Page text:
Jibbon Loop Track Notes
The Jibbon Loop Track officially starts at the western end of Jibbon Beach.
The easiest way to get there is via Loftus Street from the Bundeena ferry wharf. This is a short walk through suburban Bundeena.
Keep following the shoreline of the beach until you get to Jibbon Head, where you can do a side track to visit an Aboriginal engravings site.
A large boardwalk with a viewing platform has been installed above the engravings, offering visitors an excellent overview of the whole site with all the drawings.
Dating back 2,000 years, the Jibbon engravings are an impressive display of respect the Tharawal people had for the land and the animals they shared the land with.
Little Jibbon Beach
It’s actually quite easy to miss the starting point of that short side track to the engravings.
But not to worry, because that side track reconnects with the main walking trail, and you will definitely notice the end of the boardwalk.
Once you’ve made it to the other side of the boardwalk, you can start seeing the first glimpses of beautiful Little Jibbon Beach below.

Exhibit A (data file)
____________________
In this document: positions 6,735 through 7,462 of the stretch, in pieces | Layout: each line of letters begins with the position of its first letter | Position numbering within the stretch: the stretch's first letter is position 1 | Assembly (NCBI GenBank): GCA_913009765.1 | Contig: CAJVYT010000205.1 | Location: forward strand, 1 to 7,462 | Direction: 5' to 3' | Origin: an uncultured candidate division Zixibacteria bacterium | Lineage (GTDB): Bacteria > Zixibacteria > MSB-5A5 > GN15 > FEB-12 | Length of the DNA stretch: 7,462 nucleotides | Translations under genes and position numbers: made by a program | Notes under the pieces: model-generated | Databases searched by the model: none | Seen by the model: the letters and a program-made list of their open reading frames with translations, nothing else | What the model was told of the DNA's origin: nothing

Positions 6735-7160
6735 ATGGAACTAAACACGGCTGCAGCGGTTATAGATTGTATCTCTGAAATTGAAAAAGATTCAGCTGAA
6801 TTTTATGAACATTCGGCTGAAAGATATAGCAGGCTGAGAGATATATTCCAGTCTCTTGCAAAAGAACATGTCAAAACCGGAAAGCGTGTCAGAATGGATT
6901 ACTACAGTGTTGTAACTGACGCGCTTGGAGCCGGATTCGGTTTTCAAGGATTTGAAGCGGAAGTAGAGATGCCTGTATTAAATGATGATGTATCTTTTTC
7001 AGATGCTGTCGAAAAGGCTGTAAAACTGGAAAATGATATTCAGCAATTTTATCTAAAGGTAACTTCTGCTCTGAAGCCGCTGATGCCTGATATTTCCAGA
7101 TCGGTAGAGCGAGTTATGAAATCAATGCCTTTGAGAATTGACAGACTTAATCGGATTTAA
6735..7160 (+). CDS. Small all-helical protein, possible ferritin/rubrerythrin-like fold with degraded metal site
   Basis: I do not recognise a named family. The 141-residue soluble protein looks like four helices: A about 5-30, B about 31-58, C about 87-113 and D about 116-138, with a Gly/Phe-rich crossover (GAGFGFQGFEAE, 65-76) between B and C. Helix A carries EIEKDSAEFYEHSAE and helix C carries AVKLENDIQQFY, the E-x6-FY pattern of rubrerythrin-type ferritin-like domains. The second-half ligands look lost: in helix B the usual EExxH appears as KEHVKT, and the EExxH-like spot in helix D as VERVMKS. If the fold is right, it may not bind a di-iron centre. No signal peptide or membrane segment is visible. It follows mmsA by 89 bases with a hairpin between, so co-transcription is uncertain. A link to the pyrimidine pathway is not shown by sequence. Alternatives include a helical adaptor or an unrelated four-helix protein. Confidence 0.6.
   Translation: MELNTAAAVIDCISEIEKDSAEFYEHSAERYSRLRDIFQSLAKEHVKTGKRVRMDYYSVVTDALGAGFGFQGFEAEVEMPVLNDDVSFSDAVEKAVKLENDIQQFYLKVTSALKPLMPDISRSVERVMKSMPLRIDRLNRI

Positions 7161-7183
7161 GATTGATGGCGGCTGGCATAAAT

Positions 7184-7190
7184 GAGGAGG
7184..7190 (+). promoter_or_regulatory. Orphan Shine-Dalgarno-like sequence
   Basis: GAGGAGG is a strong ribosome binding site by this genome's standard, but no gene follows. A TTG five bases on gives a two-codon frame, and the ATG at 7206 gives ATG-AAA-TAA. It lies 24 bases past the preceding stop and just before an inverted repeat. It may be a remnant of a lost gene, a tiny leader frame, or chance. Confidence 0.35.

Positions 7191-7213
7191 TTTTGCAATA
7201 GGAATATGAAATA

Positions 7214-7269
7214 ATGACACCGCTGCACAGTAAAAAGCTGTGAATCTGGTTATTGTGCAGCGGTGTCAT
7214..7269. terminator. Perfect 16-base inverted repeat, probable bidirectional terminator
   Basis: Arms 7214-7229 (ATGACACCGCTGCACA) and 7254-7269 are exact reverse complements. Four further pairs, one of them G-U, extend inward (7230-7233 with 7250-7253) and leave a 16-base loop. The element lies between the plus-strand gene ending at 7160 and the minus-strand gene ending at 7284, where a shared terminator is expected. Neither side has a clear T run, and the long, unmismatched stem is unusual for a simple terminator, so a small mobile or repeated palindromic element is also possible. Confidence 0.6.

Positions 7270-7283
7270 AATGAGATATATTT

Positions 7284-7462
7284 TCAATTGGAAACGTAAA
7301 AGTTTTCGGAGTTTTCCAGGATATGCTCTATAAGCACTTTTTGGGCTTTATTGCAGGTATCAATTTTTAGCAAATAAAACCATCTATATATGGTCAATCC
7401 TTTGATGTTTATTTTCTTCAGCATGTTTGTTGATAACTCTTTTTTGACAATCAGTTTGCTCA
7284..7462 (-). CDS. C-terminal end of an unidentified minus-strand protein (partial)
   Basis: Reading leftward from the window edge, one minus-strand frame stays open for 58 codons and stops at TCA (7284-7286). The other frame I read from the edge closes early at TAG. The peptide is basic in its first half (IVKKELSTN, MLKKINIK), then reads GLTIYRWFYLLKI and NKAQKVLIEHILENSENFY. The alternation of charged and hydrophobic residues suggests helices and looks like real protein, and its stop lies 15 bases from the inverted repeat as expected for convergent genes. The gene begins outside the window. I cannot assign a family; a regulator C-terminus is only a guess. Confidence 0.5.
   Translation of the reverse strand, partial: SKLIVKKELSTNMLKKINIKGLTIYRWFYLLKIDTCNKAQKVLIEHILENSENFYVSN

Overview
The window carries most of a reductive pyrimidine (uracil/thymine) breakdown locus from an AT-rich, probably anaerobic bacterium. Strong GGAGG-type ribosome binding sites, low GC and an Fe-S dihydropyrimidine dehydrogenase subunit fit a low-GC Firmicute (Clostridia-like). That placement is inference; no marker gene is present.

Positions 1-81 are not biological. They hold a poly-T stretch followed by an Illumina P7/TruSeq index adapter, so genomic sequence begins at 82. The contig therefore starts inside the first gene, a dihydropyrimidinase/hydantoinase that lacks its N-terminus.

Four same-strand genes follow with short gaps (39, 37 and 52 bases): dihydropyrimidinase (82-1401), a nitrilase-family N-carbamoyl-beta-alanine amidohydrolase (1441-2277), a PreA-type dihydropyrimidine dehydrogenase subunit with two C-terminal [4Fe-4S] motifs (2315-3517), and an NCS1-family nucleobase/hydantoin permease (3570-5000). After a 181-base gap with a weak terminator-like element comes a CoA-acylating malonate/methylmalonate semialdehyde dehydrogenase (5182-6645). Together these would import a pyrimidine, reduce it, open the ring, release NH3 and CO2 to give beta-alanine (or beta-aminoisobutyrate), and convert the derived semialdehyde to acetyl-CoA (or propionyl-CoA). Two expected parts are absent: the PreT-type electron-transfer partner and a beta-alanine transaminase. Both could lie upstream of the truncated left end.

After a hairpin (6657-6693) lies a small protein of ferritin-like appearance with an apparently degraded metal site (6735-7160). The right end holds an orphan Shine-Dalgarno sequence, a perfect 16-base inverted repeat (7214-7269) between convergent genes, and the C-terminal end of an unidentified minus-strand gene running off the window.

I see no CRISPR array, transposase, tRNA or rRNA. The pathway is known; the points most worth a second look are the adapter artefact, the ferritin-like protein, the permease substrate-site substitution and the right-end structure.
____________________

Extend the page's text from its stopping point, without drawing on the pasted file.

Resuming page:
Feel free to head down to have a look around, or even go for a swim, but be mindful that this is an unofficial nude beach.
After the boardwalk, continue on the main track to Port Hacking Point, where you can enjoy panoramic views of Cronulla and the city in the north and the Pacific Ocean right in front of you.
The Jibbon Loop Track then follows the shoreline southbound until it arrives at Shelley Beach. This is a great spot to have a break, eat lunch, and enjoy the scenic views over the ocean.
From Shelley Beach, the track takes you back to Jibbon Beach via a short bushwalk. This part of the track is fenced to keep the deer out, which helps to protect the more vulnerable wildlife.
There are two gates to enter the path through this area, one at the Shelley Beach end and the other at the Jibbon Beach end.
At Shelley Beach, the Jibbon Beach loop track intersects with the Jibbon Track, and these two walking trails often get mixed up.